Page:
Yes Ok. I take back everything I said about Charles Clarke not being as bad as Mr Blunkett. Since when have we condoned house arrest for a subjects of her majesty? This is getting too close to America and police state mentality for my liking.
Sunday, June 1, 2003
What is democracy? Is it really just a vote once every couple of years. What is it? Is it caring about other people, an extension of trying to help? Like wanting to be friends with everyone or trying to help all your friends, and make them happy and stuff.
Aung San Suu Kyi is the leader of the opposition party in Burma. It’s not a country that allows for an oppositions party, expecially not one that promotes democracy.
Burma’s Suu Kyi arrested
Does her fate make my opinions on democracy naive and childish? I guess it must make me seem stupid that a woman goes through house arrest after house arrest; restrictions of her freedoms one after the other and I see democracy as being an extension of friendship. Or are these thoughts the trivialising of what friendship is. The continual spider light link that occurs without anyone really knowing why or how it occurred.
Can I say democracy is an extension of love? If it is then anyone could endure anything in order to see that everyone might experience it. Or am I being too American in my seeing democracy as an extension of love? Not that the Americans seem to understand democracy but it seems to be an American trait to over-enthuse and overbuild such things.
There is no rush, no thrill to voting. But there is a thrill to trying to achieve freedom, the inconcievable subject that it is, trying to fly without wings. The smallest impossibility that never occurs, I guess that it democracy. And it has similarities now to romantic love, the impossible dream. The chivalric ideal that never occurs save in memory. ‘I never understand these small moments why can’t we have the memories and nothing more?’ And we have democracy supposedly invented in Ancient Greece, its an ideal. Its never going to be entirely real.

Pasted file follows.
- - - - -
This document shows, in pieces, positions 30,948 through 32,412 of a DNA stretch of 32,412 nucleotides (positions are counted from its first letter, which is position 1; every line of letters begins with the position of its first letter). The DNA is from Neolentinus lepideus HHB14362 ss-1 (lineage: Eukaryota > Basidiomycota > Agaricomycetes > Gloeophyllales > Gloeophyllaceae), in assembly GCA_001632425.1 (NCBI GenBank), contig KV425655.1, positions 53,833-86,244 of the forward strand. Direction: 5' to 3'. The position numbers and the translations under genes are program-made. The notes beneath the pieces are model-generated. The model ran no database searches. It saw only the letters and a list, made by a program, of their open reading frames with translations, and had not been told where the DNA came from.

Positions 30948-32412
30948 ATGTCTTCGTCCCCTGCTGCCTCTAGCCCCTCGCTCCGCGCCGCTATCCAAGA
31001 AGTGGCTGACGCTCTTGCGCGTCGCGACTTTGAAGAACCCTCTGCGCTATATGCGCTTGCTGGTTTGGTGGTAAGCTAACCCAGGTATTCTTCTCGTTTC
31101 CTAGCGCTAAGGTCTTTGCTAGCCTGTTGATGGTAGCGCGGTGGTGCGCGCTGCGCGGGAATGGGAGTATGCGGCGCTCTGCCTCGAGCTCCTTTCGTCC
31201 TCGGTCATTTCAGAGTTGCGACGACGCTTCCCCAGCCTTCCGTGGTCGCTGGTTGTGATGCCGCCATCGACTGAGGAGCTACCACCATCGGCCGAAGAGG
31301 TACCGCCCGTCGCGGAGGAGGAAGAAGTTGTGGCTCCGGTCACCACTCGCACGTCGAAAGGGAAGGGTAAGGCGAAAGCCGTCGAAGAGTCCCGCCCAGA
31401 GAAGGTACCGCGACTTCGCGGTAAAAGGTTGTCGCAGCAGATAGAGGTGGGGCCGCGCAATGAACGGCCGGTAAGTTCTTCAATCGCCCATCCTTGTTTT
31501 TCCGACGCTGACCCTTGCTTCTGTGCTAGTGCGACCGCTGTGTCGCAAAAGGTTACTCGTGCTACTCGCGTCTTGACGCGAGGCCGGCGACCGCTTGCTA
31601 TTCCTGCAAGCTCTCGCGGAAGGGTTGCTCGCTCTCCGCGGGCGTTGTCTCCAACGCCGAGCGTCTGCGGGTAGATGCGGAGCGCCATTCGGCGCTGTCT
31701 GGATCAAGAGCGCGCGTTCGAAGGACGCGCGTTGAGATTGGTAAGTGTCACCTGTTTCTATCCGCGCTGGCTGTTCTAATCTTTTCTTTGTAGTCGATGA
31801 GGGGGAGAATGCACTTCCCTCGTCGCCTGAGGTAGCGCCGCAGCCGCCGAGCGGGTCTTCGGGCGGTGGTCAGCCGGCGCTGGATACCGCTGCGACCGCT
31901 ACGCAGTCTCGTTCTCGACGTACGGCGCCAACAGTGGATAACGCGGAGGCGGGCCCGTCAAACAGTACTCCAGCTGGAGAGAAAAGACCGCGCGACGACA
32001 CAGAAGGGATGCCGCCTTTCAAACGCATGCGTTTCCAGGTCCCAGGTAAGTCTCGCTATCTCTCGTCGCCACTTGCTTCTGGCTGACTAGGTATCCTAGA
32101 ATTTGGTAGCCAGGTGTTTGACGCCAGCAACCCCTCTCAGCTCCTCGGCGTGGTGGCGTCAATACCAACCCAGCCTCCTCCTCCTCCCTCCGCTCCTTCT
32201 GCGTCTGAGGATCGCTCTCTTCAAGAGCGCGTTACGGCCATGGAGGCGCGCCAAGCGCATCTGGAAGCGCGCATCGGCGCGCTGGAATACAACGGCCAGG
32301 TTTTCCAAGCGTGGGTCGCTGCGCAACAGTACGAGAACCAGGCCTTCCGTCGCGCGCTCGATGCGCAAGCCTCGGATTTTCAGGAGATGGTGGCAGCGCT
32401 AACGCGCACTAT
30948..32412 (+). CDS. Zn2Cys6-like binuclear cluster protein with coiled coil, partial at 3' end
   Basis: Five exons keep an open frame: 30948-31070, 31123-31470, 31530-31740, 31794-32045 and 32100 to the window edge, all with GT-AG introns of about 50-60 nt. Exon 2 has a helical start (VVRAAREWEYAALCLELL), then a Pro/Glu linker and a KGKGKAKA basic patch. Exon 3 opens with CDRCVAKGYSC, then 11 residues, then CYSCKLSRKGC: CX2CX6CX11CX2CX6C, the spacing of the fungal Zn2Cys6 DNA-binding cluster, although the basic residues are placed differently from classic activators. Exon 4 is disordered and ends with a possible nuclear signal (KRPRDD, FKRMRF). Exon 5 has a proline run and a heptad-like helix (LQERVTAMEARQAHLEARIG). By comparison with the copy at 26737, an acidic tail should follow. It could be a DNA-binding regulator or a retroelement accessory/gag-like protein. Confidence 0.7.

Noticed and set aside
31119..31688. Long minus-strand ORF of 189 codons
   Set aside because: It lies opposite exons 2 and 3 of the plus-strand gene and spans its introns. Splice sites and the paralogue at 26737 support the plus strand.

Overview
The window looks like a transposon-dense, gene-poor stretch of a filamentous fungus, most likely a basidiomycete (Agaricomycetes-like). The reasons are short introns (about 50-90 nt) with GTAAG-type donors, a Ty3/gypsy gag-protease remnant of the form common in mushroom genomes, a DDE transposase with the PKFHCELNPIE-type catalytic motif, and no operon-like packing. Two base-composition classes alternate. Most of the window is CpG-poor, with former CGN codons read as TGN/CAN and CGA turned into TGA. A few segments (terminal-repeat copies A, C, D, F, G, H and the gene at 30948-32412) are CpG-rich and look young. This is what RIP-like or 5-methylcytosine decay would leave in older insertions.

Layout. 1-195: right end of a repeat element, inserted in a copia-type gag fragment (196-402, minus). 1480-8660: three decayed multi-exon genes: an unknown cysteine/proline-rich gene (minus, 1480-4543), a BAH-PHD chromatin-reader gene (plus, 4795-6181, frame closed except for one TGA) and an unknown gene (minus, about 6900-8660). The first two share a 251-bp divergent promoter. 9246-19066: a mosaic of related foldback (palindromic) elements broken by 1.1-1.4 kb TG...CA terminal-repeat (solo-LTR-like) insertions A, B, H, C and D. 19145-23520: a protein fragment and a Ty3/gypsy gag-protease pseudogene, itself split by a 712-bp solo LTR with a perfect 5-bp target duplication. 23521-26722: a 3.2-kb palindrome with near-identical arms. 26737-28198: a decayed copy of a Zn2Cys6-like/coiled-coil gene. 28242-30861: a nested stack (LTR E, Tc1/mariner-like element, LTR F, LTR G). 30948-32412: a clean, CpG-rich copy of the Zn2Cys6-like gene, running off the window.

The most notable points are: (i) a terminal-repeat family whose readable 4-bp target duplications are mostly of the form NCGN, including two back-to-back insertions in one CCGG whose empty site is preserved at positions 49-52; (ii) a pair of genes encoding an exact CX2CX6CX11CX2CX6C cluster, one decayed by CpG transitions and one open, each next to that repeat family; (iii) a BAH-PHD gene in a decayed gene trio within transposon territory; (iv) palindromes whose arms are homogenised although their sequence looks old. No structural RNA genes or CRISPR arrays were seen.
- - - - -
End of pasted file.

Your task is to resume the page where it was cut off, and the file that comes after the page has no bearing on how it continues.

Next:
Freedom within its human limits that’ll be there somewhere, on planet earth eventually. If we’re going to believe in love then let us fight for democracy. Let us fight for art and beauty and all the ideals but let us have some sort of democracy first so that we can all fight for the amazing things that humankind can create.
Posted by Mish @ 01:38 AM GMT [Link]
7 thoughts on “Apologies To Jo”
Did you also note the cunning plan to get around part of the law lords ruling by extending the provision to British citizens as well as foreign nationals? Just to add to the fun… :p
House arrest was the extreme end of the tagging policy, and quite frankly, it’s an improvement; at least they’re with their families again. Wait for the Law Lords to condemn the tagging system as well, and the situation improves more.
Personally, I think the government’s landed itself with the cockup of having made a knee-jerk reaction after 9/11 and arresting everyone they were already watching, for fear of a repeat in this country, without actually having the evidence to justify the arrests. (Just because no one’s been charged doesn’t mean that they aren’t actually terrorists, it just means there isn’t the evidence to charge them. Lack of evidence in itself doesn’t indicate either innocence or guilt.)
What they should have done was just redoubled the surveillance of terrorist suspects, and then arrested them when they actually committed a criminal offence. That way, they could have widened the scope of their investigation by uncovering new acquaintances who otherwise went to ground after the suspects were hauled in, and also potentially found new Al Qaeda intelligence.
Additionally, that would have eliminated any innocent men amongst the twelve Belmarsh prisoners (if they exist) from their enquiries.
On the plus side (civil rights speaking), all four Guantanamo Bay Britons have been released without charge.
Unless there was ~literally~ no evidence to back charges against those four, and our police are convinced of their innocence, I suspect MI5 and Special Branch are watching them like hawks, waiting for them to go back to their God-given alleged vocations. A nationalist or even ideological terrorist (or someone who just went to join the Taliban, rather than an actual terrorist group) might just give up and go home after three years of imprisonment, interrogation and allegedly torture, but a religious fanatic? God doesn’t change his plans like that.
The same plan probably applies to those being tagged. If they’re not up to anything, they’ll stick to the terms of their licence until such a point that the Home Office decides to stop (whenever that is…). If they’re fanatics, then at some point or other, they’ll skip out and possibly allow MI5 to get more intelligence.